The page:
Motivated by routing in telecommunication network using Software Defined Network (SDN) technologies, we consider the following problem of finding short routing lists using aggregation rules. We are given a set of communications 𝒳, which are distinct pairs (s,t)S×T, (typically S is the set of sources and T the set of destinations), and a port function π:𝒳P where P is the set of ports. A routing list is an ordered list of triples which are of the form (s,t,p), (*,t,p), (s,*,p) or (*,*,p) with sS, tT and pP. It routes the communication (s,t) to the port r(s,t)=p which appears on the first triple in the list that is of the form (s,t,p), (*,t,p), (s,*,p) or (*,*,p). If r(s,t)=π(s,t), then we say that (s,t) is properly routed by and if all communications of 𝒳 are properly routed, we say that emulates (𝒳,π). The aim is to find a shortest routing list emulating (𝒳,π). In [30], we carry out a study of the complexity of the two dual decision problems associated to it. Given a set of communication 𝒳, a port function π and an integer k, the first one called Routing List (resp. the second one, called List Reduction ) consists in deciding whether there is a routing list emulating (𝒳,π) of size at most k (resp. |𝒳|-k). We prove that both problems are NP-complete. We then give a 3-approximation for List Reduction , which can be generalized to higher dimensions. We also give a 4-approximation for Routing List in the fundamental case when there are only two ports (i.e. |P|=2), 𝒳=S×T and |S|=|T|.

Provisioning Service Function Chains

Optimal Network Service Chain Provisioning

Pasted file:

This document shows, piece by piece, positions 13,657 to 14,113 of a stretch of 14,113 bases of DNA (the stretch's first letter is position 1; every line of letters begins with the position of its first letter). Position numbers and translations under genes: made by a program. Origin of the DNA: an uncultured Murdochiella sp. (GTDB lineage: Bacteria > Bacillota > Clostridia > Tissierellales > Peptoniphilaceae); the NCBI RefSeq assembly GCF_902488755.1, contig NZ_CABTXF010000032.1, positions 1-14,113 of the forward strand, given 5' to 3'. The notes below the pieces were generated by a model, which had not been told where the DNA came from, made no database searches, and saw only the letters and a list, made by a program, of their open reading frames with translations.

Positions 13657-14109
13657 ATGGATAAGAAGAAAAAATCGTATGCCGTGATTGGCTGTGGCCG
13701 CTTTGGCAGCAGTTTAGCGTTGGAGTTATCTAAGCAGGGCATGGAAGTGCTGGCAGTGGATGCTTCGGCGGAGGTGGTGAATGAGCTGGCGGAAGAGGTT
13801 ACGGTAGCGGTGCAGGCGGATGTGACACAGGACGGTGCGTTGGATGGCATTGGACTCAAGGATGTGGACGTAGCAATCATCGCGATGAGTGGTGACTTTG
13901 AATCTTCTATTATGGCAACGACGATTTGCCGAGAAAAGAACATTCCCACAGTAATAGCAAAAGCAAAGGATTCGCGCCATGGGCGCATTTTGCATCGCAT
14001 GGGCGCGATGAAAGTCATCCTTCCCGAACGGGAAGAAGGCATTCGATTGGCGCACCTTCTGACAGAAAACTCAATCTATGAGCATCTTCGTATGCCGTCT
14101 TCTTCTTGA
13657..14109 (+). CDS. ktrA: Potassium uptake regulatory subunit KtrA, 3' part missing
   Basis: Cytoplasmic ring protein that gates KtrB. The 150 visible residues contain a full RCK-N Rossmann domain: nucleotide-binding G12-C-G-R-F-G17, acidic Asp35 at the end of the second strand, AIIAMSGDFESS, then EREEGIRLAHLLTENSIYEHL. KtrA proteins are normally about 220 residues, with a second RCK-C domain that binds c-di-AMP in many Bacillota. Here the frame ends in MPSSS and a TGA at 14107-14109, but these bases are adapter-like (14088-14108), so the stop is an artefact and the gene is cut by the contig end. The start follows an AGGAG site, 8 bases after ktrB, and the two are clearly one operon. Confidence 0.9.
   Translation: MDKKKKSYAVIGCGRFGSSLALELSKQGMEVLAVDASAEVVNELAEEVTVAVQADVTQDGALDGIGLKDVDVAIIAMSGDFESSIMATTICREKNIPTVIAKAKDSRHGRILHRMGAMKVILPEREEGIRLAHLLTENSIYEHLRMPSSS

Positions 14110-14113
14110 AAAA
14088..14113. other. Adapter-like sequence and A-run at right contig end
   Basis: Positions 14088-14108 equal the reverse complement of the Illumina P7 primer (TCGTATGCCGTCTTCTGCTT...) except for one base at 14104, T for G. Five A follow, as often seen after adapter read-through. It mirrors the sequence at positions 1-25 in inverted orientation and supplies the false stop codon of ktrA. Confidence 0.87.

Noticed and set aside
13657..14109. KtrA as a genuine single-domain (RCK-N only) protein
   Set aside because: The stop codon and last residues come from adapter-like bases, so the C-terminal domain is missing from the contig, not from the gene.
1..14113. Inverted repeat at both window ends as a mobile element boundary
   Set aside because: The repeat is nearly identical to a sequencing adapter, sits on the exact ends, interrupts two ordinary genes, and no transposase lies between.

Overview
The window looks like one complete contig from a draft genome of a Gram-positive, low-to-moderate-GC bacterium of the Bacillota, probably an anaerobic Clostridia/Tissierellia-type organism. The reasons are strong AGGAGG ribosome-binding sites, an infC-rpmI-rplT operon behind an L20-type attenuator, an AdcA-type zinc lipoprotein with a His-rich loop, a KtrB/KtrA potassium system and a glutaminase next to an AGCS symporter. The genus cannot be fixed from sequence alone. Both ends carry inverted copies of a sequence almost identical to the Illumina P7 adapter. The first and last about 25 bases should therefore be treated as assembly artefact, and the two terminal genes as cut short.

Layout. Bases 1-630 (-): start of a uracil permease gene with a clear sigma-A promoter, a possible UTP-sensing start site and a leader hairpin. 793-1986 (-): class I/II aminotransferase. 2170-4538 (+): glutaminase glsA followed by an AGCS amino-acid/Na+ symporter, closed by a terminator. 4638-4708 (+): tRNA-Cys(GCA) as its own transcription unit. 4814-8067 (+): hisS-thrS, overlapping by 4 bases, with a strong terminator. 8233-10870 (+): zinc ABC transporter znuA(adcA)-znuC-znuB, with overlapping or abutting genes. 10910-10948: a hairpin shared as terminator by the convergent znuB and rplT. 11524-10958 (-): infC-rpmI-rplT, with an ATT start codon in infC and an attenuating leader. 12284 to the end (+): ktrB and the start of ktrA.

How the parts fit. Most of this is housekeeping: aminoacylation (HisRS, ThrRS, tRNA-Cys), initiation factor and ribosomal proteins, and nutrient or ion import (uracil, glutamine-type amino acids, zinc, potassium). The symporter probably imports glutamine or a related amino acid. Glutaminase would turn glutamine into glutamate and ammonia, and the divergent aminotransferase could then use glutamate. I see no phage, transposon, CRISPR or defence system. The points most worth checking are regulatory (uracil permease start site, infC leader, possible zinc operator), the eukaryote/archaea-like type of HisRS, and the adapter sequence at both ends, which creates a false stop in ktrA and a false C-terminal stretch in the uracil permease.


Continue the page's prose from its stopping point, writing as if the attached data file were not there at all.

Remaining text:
Service chains consist of a set of network services, such as firewalls or application delivery controllers, which are interconnected through a network to support various applications. While it is not a new concept, there has been an extremely important new trend with the rise of Software-Defined Network (SDN) and Network Function Virtualization (NFV). The combination of SDN and NFV can make the service chain and application provisioning process much shorter and simpler. In [33], [48], we study the provisioning of service chains jointly with the number/location of Virtual Network Functions (VNFs). While chains are often built to support multiple applications, the question arises as how to plan the provisioning of service chains in order to avoid data passing through unnecessary network devices or servers and consuming extra bandwidth and CPU cycles. It requires choosing carefully the number and the location of the VNFs. We propose an exact mathematical model using decomposition methods whose solution is scalable in order to conduct such an investigation. We conduct extensive numerical experiments, and show we can solve exactly the routing of service chain requests in a few minutes for networks with up to 50 nodes, and traffic requests between all pairs of nodes. Detailed analysis is then made on the best compromise between minimizing the bandwidth requirement and minimizing the number of VNFs and optimizing their locations using different data sets.